On Friday, August 30, 2019, presidential hopeful Bernie Sanders declared that he was open to taxing meat and other animal products at the federal level. He justified this proposal on the grounds that it would preserve the planet’s resources and would help keep climate change at bay.
This represents part of a growing anti-meat agenda that the political Left is embracing. Not too long ago, former congressman Beto O’Rourke was in agreement with an NPR interviewer who suggested that getting to net-zero emissions will require people to use electric cars, move into small houses, have fewer kids, and eat less meat.
Political elites have been trying to wage a so-called “War on Meat” during the last few years by not only using arguments in favor of animal welfare but also linking meat consumption to global warming. The rollout of the Green New Deal has brought forth the idea that meat consumption must be curbed in order to fight global warming and promote sustainable development. When broken down, the aforementioned programs entail some form of government intrusion into people’s right to consume what they please.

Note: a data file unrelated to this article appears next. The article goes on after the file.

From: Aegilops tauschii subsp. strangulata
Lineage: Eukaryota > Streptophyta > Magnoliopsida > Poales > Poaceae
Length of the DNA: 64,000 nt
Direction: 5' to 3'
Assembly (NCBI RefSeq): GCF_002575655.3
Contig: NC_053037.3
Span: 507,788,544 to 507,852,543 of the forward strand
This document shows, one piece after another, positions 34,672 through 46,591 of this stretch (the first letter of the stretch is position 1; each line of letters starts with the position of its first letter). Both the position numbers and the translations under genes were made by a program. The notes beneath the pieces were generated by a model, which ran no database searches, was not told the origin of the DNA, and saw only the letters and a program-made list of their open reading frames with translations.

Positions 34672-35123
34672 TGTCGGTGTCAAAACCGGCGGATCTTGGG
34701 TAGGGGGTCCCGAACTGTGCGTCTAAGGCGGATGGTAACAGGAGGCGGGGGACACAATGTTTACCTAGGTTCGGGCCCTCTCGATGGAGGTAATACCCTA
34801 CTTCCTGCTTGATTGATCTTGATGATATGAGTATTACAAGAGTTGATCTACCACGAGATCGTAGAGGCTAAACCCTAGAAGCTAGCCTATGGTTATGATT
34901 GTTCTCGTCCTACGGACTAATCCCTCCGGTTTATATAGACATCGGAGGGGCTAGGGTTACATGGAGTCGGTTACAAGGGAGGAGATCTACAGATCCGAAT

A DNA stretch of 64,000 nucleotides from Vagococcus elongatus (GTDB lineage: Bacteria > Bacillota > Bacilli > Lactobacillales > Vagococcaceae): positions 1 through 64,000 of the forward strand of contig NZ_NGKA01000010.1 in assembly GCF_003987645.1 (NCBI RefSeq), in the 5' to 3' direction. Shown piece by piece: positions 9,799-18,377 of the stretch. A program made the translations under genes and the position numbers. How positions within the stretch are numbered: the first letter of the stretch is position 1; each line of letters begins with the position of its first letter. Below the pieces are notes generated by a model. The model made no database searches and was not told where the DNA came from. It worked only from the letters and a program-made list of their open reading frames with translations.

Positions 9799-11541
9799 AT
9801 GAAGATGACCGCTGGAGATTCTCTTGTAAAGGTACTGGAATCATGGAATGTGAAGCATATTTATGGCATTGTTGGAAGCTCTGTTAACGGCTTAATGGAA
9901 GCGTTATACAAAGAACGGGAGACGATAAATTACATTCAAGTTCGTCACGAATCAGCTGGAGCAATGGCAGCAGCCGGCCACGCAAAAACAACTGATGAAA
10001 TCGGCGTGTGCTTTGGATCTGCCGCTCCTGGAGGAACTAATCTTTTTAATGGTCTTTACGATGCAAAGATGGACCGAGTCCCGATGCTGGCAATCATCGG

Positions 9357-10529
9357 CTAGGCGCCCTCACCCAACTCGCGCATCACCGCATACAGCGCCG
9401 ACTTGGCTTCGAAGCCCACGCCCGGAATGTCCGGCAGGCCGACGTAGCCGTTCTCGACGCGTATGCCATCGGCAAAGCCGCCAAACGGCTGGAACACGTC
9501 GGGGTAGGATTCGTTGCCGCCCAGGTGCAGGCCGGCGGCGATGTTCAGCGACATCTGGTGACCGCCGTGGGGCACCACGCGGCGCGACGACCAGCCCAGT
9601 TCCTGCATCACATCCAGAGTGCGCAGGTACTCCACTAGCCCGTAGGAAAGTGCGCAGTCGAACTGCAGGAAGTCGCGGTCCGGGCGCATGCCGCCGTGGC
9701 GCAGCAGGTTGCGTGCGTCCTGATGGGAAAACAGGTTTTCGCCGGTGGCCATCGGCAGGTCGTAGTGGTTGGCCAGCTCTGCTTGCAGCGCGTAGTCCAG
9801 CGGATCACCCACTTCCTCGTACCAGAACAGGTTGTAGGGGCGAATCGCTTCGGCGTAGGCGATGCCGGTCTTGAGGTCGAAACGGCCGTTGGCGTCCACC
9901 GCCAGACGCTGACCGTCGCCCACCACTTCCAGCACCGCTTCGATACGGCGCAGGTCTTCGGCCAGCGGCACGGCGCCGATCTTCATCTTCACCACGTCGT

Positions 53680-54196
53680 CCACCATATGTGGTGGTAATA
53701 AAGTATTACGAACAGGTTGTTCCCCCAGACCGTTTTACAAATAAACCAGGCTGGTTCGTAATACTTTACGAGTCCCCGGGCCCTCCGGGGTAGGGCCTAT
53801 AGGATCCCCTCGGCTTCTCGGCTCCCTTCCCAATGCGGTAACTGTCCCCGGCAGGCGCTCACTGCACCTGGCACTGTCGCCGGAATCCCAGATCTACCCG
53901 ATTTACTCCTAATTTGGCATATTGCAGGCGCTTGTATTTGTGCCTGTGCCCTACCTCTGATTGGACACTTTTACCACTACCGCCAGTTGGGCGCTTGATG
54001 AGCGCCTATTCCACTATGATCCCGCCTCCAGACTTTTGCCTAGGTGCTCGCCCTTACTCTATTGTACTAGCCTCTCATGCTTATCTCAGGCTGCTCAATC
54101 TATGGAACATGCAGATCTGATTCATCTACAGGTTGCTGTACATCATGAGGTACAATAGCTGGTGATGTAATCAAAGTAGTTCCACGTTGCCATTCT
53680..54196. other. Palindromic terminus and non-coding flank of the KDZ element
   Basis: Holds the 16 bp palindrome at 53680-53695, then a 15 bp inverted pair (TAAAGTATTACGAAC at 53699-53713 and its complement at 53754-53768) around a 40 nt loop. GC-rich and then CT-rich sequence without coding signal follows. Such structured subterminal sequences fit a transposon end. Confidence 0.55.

Such demands infringe on property rights and place the state as the chief social engineer of human behavioral patterns. Debates about the environment and health consequences of meat consumption can be made. But why do we immediately believe that there must be a government solution to solving this problem?
Instead, people should look at solutions in civil society and the market as a means of addressing the problems that we face. That’s why research and debate are so important. Meat consumption may not be a problem in the first place. We may never know. For that reason, we should be hesitant about turning toward a government solution for a potentially non-existent problem.
For nanny-state politicians like Sanders, however, this does not register. In their view, government responses for every perceived problem under the sun are the only means of addressing them. Any voluntary form of action is not up for consideration.